3. Transformation – The target platform where data was loaded can be transformed for business reporting purposes. Some companies utilize tools like dbt to transform their target data. Therefore, in the ELT pipeline, transformations are performed on the target data as needed.

Figure 2: The ELT process (“When to Use Reverse ETL and When It Is an Anti-Pattern,” Kai Waehner)

ELT reorders the steps involved in the integration process, with transformations occurring at the end instead of in the middle. ELT processes can switch the order of phases to load the data into a data lake (for example) that accepts raw data, no matter its structure or format. This allows for instant data extraction and loading.

A further factor contributing to the adoption of ELT is the widespread implementation of cloud-based data warehouses. Most cloud-hosted DWs are now managed, which means enterprises don’t need to purchase or manage any hardware or storage, install software, or think about scaling — the cloud provider tool manages everything. For instance, a cloud-hosted DW can be provisioned in a short period of time. Cloud data warehouse solutions offer complete separation between computing and storage and the ability to store unlimited data.

ETL vs. ELT: Attributes, Functions, and Use Cases

There is no clear front-runner in the ETL vs. ELT use case discussion. The table below outlines their distinguishing attributes:

Attributes ETL ELT
Best for… Structured data, legacy systems, and relational DBs; transforming data before loading to DW Quicker, timely data loads, structured and unstructured data, and large and growing data; transforming data as needed
Support for unstructured data Used chiefly for on-premises relational data Support for unstructured data is readily available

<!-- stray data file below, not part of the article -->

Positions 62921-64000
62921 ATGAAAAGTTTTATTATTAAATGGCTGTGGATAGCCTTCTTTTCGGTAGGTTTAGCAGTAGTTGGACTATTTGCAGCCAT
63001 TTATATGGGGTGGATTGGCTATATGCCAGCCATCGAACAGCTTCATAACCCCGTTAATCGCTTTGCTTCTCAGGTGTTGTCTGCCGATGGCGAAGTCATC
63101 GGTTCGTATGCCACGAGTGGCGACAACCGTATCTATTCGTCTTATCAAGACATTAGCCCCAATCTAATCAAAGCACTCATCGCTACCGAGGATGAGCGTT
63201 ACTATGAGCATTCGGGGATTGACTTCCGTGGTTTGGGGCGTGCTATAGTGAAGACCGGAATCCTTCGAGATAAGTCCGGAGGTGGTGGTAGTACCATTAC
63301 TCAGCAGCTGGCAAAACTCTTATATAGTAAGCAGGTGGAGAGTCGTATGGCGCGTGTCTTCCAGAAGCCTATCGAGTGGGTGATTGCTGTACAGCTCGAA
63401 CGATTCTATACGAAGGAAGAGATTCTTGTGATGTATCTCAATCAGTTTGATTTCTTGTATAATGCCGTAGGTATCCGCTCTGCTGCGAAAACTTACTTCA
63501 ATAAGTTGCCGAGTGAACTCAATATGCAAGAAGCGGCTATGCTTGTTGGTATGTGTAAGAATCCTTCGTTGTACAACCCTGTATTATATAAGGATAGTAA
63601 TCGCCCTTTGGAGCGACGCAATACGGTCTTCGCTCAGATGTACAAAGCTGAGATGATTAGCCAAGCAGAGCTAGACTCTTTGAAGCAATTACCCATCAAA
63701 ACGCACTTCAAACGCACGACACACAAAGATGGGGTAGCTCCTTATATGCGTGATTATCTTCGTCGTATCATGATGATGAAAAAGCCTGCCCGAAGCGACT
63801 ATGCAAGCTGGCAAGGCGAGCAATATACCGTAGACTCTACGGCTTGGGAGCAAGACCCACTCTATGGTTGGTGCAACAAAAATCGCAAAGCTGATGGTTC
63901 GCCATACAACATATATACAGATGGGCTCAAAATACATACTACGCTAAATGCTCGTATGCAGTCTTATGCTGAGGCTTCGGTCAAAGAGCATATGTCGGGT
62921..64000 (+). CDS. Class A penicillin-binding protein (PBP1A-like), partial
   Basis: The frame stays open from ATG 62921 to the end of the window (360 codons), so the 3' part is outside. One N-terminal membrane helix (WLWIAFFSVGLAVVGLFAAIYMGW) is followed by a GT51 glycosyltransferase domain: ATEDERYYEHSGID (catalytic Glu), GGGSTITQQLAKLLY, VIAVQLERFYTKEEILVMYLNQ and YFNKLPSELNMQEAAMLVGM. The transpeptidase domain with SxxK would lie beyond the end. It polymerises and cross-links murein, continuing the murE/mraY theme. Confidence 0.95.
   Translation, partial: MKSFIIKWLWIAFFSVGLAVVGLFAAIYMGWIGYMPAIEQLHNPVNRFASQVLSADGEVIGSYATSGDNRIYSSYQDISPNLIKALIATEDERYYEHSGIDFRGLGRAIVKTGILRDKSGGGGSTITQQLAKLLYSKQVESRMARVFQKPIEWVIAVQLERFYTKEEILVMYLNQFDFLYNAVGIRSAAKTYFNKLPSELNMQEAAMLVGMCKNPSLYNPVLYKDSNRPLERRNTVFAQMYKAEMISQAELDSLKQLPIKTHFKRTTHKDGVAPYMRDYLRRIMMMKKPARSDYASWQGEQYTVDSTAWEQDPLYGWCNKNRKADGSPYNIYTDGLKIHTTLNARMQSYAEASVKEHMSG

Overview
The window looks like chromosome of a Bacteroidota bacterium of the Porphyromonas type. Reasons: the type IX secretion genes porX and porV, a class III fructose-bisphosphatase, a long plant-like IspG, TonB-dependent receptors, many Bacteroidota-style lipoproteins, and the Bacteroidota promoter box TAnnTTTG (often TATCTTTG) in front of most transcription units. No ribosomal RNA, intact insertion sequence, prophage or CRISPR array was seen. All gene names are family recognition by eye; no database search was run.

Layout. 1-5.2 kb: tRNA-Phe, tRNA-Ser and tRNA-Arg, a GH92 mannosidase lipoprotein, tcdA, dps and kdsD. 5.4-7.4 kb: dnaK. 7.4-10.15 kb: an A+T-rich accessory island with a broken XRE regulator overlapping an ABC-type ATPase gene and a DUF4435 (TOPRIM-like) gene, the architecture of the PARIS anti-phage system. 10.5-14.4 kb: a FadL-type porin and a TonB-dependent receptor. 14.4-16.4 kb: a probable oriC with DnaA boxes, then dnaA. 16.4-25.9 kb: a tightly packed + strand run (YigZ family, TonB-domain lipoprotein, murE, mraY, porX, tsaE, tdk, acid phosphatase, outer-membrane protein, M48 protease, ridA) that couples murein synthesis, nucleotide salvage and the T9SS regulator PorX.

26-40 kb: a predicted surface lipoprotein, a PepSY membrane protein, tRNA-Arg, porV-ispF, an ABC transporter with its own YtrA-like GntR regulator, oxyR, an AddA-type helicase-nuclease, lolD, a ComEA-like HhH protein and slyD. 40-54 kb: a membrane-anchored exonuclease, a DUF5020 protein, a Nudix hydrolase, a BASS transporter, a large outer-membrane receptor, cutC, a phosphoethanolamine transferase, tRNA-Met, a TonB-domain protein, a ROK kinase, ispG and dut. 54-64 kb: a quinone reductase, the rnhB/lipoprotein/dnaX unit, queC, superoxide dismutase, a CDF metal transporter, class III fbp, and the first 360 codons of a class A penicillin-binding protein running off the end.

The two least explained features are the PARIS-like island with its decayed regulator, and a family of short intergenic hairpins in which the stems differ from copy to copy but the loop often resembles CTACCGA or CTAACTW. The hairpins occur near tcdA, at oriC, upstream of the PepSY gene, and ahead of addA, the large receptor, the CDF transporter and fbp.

Support for data lakes Does not support data lakes Support data lakes
Lookups Fact data, as well as dimensions, must be available for the staging area All data is available because extracts and loads occur in one single action
Time to load Data is initially loaded into staging, then the target system Data is loaded into a target system once
Data output Often used for on-premises data that should be structured before uploading to a relational DW Structured, semi-structured, and unstructured data; best suited for large data volumes to be implemented in cloud environments that offer large storage and computing power, enabling the data lake to store and transform data quickly as needed
Performance of data loads Data load time is longer than its alternative since it’s a multi-stage process Data loading happens faster since there’s no wait time for transformations, and the data is only loaded once into the target database
Performance of transformations Data transformations can be slow Data transformations complete faster since they are done after load and on an as-needed basis
Aggregations Complexity increases with a greater amount and variety of data The power of the target platform can process a significant amount of data quickly
Data deployment On-premises or cloud-based Often cloud-based
Analysis flexibility Use cases and report models are well defined Data may be added at any time as the schemas evolve; analysts can build new views of the target warehouse
Compliance Better suited for compliance with GDPR, HIPAA, and CCPA standards; users can omit sensitive data before loading it into the target system Carries more risk of exposing private data and not complying with GDPR, HIPAA, and CCPA standards
Implementation Easier to implement given the wide variety of tools and support skills Requires niche skills to implement and maintain

General Concepts of Reverse ETL

Reverse ETL is an architecture for extracting cleaned and processed data, which involves copying data from a data warehouse (or data lake/mart) to one or more operational systems. Data can be ingested back into other applications, such as Salesforce, which can be used for business operations and forecasting. Operationalizing extracted data sources enables all users to access the data and insights needed for tools they frequently use. As a modern data technology stack component, reverse ETL allows companies to conduct more complex analyzes than they could with business intelligence (BI) tools alone.